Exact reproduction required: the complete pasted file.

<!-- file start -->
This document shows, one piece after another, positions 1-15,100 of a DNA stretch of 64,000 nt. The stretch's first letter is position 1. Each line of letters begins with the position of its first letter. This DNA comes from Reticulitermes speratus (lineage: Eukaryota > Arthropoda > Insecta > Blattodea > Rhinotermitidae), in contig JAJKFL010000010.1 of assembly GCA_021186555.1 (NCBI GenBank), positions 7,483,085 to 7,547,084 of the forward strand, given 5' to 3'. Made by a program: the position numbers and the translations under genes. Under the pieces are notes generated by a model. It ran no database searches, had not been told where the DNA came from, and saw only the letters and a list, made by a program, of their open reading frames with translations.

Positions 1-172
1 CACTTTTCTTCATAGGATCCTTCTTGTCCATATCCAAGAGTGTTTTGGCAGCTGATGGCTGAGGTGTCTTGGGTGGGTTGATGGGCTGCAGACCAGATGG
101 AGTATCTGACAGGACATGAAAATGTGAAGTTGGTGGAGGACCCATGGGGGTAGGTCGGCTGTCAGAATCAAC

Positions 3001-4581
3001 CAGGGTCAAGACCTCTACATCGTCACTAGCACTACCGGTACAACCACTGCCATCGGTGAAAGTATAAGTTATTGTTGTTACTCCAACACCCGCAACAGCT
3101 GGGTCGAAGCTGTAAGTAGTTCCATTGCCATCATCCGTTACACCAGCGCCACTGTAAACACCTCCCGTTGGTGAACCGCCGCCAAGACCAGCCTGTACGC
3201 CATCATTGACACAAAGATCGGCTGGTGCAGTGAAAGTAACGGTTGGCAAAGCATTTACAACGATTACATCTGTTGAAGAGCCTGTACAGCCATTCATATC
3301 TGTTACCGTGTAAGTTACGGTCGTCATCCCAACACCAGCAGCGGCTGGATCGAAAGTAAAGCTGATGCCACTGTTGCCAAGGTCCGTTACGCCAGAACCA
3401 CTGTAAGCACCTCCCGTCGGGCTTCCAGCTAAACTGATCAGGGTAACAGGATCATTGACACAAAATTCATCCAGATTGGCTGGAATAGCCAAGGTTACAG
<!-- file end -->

This document shows, one piece after another, positions 1-15,100 of a DNA stretch of 64,000 nt. The stretch's first letter is position 1. Each line of letters begins with the position of its first letter. This DNA comes from Reticulitermes speratus (lineage: Eukaryota > Arthropoda > Insecta > Blattodea > Rhinotermitidae), in contig JAJKFL010000010.1 of assembly GCA_021186555.1 (NCBI GenBank), positions 7,483,085 to 7,547,084 of the forward strand, given 5' to 3'. Made by a program: the position numbers and the translations under genes. Under the pieces are notes generated by a model. It ran no database searches, had not been told where the DNA came from, and saw only the letters and a list, made by a program, of their open reading frames with translations.

Positions 1-172
1 CACTTTTCTTCATAGGATCCTTCTTGTCCATATCCAAGAGTGTTTTGGCAGCTGATGGCTGAGGTGTCTTGGGTGGGTTGATGGGCTGCAGACCAGATGG
101 AGTATCTGACAGGACATGAAAATGTGAAGTTGGTGGAGGACCCATGGGGGTAGGTCGGCTGTCAGAATCAAC

Positions 3001-4581
3001 CAGGGTCAAGACCTCTACATCGTCACTAGCACTACCGGTACAACCACTGCCATCGGTGAAAGTATAAGTTATTGTTGTTACTCCAACACCCGCAACAGCT
3101 GGGTCGAAGCTGTAAGTAGTTCCATTGCCATCATCCGTTACACCAGCGCCACTGTAAACACCTCCCGTTGGTGAACCGCCGCCAAGACCAGCCTGTACGC
3201 CATCATTGACACAAAGATCGGCTGGTGCAGTGAAAGTAACGGTTGGCAAAGCATTTACAACGATTACATCTGTTGAAGAGCCTGTACAGCCATTCATATC
3301 TGTTACCGTGTAAGTTACGGTCGTCATCCCAACACCAGCAGCGGCTGGATCGAAAGTAAAGCTGATGCCACTGTTGCCAAGGTCCGTTACGCCAGAACCA
3401 CTGTAAGCACCTCCCGTCGGGCTTCCAGCTAAACTGATCAGGGTAACAGGATCATTGACACAAAATTCATCCAGATTGGCTGGAATAGCCAAGGTTACAG